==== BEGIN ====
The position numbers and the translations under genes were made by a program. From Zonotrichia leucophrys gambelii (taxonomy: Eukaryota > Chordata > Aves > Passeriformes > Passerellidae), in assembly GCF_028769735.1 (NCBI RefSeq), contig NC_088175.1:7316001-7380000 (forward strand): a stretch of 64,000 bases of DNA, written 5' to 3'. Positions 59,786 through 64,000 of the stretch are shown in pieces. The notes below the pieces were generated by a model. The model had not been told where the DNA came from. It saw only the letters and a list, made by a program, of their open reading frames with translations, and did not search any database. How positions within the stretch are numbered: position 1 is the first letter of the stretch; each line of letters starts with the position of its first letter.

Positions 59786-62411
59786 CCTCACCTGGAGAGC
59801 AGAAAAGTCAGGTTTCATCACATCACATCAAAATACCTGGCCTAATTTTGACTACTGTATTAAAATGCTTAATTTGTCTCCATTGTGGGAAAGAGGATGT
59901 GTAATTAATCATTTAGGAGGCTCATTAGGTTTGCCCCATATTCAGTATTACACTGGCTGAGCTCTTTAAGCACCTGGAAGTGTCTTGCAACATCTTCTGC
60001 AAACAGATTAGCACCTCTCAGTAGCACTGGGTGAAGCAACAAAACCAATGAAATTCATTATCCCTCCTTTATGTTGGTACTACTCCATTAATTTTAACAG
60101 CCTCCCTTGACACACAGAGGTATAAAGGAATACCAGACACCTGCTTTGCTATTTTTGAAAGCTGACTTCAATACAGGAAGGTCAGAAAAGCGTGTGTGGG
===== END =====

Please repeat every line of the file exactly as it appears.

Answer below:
The position numbers and the translations under genes were made by a program. From Zonotrichia leucophrys gambelii (taxonomy: Eukaryota > Chordata > Aves > Passeriformes > Passerellidae), in assembly GCF_028769735.1 (NCBI RefSeq), contig NC_088175.1:7316001-7380000 (forward strand): a stretch of 64,000 bases of DNA, written 5' to 3'. Positions 59,786 through 64,000 of the stretch are shown in pieces. The notes below the pieces were generated by a model. The model had not been told where the DNA came from. It saw only the letters and a list, made by a program, of their open reading frames with translations, and did not search any database. How positions within the stretch are numbered: position 1 is the first letter of the stretch; each line of letters starts with the position of its first letter.

Positions 59786-62411
59786 CCTCACCTGGAGAGC
59801 AGAAAAGTCAGGTTTCATCACATCACATCAAAATACCTGGCCTAATTTTGACTACTGTATTAAAATGCTTAATTTGTCTCCATTGTGGGAAAGAGGATGT
59901 GTAATTAATCATTTAGGAGGCTCATTAGGTTTGCCCCATATTCAGTATTACACTGGCTGAGCTCTTTAAGCACCTGGAAGTGTCTTGCAACATCTTCTGC
60001 AAACAGATTAGCACCTCTCAGTAGCACTGGGTGAAGCAACAAAACCAATGAAATTCATTATCCCTCCTTTATGTTGGTACTACTCCATTAATTTTAACAG
60101 CCTCCCTTGACACACAGAGGTATAAAGGAATACCAGACACCTGCTTTGCTATTTTTGAAAGCTGACTTCAATACAGGAAGGTCAGAAAAGCGTGTGTGGG